Police dealt with no more incidents or reports of anti-social behaviour in Blackpool town centre on the National Federation of Young Farmers’ Clubs annual convention weekend than on a regular weekend.
Lancashire Police data released under the Freedom of Information (FOI) Act showed there was also a similar number of officers deployed or on patrol in the town centre on the convention weekend (May 4-6, 2018) in years when the event was held in Torquay, Devon.
Young Farmers said the figures contradicted NFYFC’s claims incidents were increasing and that ‘societal issues around drinking’ needed to be addressed.
Following new police figures, do you think NFYFC made the correct decision in cancelling the YFC AGM?— Farmers Guardian (@FarmersGuardian)
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There were five incidents of crime or reports of anti-social behaviour in Blackpool town centre (or within a quarter of a mile radius) on convention weekend, five on the same weekend in 2017 (May 5-7 2017) and eight incidents when the event was held in Torquay on April 21-23, 2017.
The figures showed 323 officers were deployed during the convention in Blackpool this year.
On a normal weekend in 2017 when the event was not being held (May 5-7), 296 officers were deployed, with 329 on patrol in Blackpool on April 21-23, 2017 when the convention took place in Torquay.
YFC members reacted with anger and sadness at the NFYFC board’s decision to axe the annual convention, with some saying they would not renew their membership in protest.
NFYFC said its decision was based on ‘far more than just the negative social media attention the event received in 2018’, but that ‘anti-social behaviour has been rising year on year’.
Abi Parrington of Vale O’ Lune YFC said: “To cancel this is seen as a punishment to those who have given so much time and effort into YFC and who deserve to celebrate their achievements.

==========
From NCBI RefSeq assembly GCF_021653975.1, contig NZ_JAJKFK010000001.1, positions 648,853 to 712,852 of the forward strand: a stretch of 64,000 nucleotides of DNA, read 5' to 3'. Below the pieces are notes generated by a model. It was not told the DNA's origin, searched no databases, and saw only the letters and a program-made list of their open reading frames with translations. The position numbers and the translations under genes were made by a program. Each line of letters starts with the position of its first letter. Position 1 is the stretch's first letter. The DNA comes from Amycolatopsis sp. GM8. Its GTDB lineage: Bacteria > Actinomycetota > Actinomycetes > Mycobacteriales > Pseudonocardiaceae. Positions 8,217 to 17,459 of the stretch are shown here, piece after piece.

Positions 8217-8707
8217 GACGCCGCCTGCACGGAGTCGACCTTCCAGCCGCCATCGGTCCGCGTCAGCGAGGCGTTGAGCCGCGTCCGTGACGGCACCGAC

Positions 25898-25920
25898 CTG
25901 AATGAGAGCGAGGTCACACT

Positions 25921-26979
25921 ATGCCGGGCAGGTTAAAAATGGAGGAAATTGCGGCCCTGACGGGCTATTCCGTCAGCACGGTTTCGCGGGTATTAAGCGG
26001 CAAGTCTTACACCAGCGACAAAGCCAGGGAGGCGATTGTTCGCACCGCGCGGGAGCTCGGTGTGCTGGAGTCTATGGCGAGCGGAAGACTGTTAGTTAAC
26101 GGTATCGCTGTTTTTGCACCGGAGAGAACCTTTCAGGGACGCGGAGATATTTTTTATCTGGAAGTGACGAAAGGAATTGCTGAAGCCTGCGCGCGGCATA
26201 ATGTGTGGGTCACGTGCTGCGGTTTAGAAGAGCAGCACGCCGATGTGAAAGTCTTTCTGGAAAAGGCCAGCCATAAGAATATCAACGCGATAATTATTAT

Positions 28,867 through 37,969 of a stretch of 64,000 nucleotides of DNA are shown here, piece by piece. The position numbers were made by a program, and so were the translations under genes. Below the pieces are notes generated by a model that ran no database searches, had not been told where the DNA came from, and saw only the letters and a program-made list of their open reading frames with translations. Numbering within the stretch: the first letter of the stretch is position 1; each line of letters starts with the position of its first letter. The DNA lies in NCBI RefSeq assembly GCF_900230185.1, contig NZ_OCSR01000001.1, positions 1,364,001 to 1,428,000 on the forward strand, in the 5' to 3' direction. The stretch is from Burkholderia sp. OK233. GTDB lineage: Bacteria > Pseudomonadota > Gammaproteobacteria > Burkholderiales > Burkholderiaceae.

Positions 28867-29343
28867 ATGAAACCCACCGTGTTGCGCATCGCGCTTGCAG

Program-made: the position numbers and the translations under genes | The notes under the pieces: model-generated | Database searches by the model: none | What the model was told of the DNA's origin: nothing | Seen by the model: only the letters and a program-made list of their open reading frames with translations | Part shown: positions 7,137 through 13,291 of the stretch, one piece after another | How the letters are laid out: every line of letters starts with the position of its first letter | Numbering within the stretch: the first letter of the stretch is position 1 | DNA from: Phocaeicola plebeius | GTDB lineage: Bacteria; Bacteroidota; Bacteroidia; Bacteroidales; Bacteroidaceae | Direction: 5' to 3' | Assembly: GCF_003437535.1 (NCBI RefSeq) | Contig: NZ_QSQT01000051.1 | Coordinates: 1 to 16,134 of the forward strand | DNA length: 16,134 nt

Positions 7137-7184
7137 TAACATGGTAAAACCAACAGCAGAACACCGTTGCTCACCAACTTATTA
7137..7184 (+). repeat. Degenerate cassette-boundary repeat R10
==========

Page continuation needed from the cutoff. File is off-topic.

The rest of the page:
“This should not be overshadowed by a small majority who no longer hold the right to be part of YFC due to their reckless actions.
“Holiday goers, hens and stags do not bring the same profit and charitable donations as Young Farmers, who also contribute to the clean-up costs. And [these figures show] Young Farmers do not contribute to higher levels of policing."
A spokesman for NFYFC said: “NFYFC is aware of the number of incidents that were reported to the police during the convention weekend as organisers work closely with the local authorities in the run up to the event and throughout the weekend.
“NFYFC stated in its FAQs to YFC members that the number of arrests were low. However, it was impossible to ignore the high level of complaints about anti-social behaviour that were reported to NFYFC and Blackpool Council (and not the police) and shared on social media following the annual convention weekend in May this year.
“Blackpool Council presented NFYFC with a file of complaints – something that has never happened before. This was on top of the 91 written complaints to NFYFC’s offices and the unprecedented negative reaction on social media."
But those speaking to FG said the statistics showed host towns such as Blackpool did not experience a surge in incidents when the annual convention - which can see up to 7,000 farmers in attendance – was held.
It was also possible the five Blackpool arrests did not involve Young Farmers.